Georgeann | Event Staff
“I started working with the Flyers 25 years ago while we were still at the Spectrum. I came here after my son died from an asthma attack. Being here was a big part of the healing process for me. I got to be around great people instead of staying home. It really helped me out when I needed it. And I’ve been here ever since.”
“I’ve been with the Flyers organization for 43 years. That comes out to about 1,700 home games, countless fights and two Stanley Cups, so I’ve seen a lot. I was here in 1976 when we beat the Soviets. I’ll never forget after the game when they flashed on the scoreboard: ‘Next Opponent: Mars.'”
Bernie Parent | Hall of Fame goalie, two-time Stanley Cup champion
“In 1967, I was coming off my second season with the Bruins. There were only six teams then. It was the off-season, and I was up in Montreal hitting some golf balls when my friend came up to me and said, ‘Hey, you got drafted!’ and I said, ‘Really? By who?’ and he said, ‘Philadelphia.’
I said, ‘Where’s that?’
When I came to the city for the first time that September, they put the whole team on a float so we could drive down Broad Street and be introduced to the city. Nobody showed up to the parade. It was like a ghost town.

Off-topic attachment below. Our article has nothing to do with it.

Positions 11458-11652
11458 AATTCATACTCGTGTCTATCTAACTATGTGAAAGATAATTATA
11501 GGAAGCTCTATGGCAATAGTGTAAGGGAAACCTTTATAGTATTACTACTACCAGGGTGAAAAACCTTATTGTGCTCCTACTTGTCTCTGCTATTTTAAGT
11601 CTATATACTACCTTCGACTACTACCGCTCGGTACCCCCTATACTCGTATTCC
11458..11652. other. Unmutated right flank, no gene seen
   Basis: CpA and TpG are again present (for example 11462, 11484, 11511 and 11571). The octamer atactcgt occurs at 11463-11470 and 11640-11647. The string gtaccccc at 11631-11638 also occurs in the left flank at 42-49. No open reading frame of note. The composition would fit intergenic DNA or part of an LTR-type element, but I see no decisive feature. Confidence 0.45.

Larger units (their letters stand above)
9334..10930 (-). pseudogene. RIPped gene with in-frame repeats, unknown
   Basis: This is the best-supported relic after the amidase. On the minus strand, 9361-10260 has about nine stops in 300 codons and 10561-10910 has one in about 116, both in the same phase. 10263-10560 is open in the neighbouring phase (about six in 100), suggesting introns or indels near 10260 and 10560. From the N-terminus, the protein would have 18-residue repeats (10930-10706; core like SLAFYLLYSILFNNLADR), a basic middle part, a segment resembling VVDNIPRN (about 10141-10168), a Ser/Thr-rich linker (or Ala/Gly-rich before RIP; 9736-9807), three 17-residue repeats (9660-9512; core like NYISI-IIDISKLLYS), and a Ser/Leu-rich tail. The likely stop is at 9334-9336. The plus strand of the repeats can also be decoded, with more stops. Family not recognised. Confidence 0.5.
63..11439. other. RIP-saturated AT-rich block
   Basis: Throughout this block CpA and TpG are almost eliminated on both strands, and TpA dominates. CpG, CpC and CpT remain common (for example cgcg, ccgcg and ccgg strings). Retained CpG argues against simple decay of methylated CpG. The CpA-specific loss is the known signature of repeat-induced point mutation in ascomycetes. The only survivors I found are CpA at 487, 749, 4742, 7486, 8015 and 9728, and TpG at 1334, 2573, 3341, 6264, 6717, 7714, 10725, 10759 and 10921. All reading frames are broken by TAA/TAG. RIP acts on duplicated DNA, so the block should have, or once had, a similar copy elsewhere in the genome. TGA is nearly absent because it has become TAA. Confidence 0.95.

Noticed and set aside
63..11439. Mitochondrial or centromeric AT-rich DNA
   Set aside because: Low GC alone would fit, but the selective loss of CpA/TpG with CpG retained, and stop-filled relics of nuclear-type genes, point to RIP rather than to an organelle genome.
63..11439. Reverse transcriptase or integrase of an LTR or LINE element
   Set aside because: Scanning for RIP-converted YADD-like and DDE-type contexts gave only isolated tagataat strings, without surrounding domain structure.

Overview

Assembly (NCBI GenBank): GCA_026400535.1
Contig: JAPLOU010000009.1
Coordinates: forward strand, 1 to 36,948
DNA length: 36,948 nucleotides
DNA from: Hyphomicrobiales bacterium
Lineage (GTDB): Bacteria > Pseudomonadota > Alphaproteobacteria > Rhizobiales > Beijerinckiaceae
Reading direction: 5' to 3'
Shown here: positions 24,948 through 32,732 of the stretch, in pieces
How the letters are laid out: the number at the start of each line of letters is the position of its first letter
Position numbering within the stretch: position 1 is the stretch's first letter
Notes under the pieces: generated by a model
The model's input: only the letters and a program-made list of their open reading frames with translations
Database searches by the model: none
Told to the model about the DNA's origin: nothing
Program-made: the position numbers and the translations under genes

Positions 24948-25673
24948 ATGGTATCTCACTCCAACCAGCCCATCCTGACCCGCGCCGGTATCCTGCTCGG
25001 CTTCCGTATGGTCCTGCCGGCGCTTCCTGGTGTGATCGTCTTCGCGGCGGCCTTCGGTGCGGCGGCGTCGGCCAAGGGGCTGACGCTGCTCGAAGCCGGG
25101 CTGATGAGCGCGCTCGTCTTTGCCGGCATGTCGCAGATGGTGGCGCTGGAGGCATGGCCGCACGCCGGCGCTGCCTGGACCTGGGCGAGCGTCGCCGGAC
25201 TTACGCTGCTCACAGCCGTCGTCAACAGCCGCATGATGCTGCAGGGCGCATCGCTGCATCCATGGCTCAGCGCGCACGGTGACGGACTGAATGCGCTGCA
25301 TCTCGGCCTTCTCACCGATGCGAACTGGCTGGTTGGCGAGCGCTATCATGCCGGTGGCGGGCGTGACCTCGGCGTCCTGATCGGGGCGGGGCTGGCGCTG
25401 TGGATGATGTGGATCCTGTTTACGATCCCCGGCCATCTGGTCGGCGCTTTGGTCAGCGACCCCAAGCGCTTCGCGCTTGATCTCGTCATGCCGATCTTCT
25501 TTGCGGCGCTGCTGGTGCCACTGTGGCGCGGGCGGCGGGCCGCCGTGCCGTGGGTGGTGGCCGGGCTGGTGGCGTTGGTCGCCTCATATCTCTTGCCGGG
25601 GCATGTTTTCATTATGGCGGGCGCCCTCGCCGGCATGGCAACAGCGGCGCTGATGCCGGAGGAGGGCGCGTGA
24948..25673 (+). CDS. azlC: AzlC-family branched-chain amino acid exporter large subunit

Seven years later, we won the Stanley Cup and two million people celebrated with us on that same street.
How about that?”
Ed | Building Services Department
“Years ago, right around Thanksgiving time, they were giving us free turkeys. Charles Barkley was always a real funny guy, and he came down and snatched my turkey from me and ran up the ramp. I was like, ‘Noooo!’ But he came back smiling and returned it.”
Alan | Flyers Fan Club“I was in 8th grade in 1971 and some people in my class were talking about the Flyers. I said, ‘What’s that?’ They told me to put on channel 29. I only had to watch for five minutes before I was hooked forever.”
Valerie | Bartender
“I work at a lot of sports venues in the city, and I can tell you that Philadelphia sports fans are just happier when their team is winning. When their team isn’t winning, they don’t want to hang around as much. They really take the losses hard, and you can see in their faces how upset they are. They carry it with them.
But because Philly fans have that deep passion, I think they enjoy the wins that much more. When the Flyers are winning, everyone has a smile. They want to spread their happiness with everyone around them. I’m all for that.”
Shayne Gostisbehere | Defenseman
“Last year was my first season as a pro. I played in only seven games before I tore my ACL and was ruled out for the rest of the year. This year I played 15 games in the American Hockey League before getting called up. It’s been a whirlwind. The fans are awesome. They’ll let you know if you’re doing bad, for sure, but they’re a lot of fun to play in front of. You’d rather have passionate fans than no fans at all.”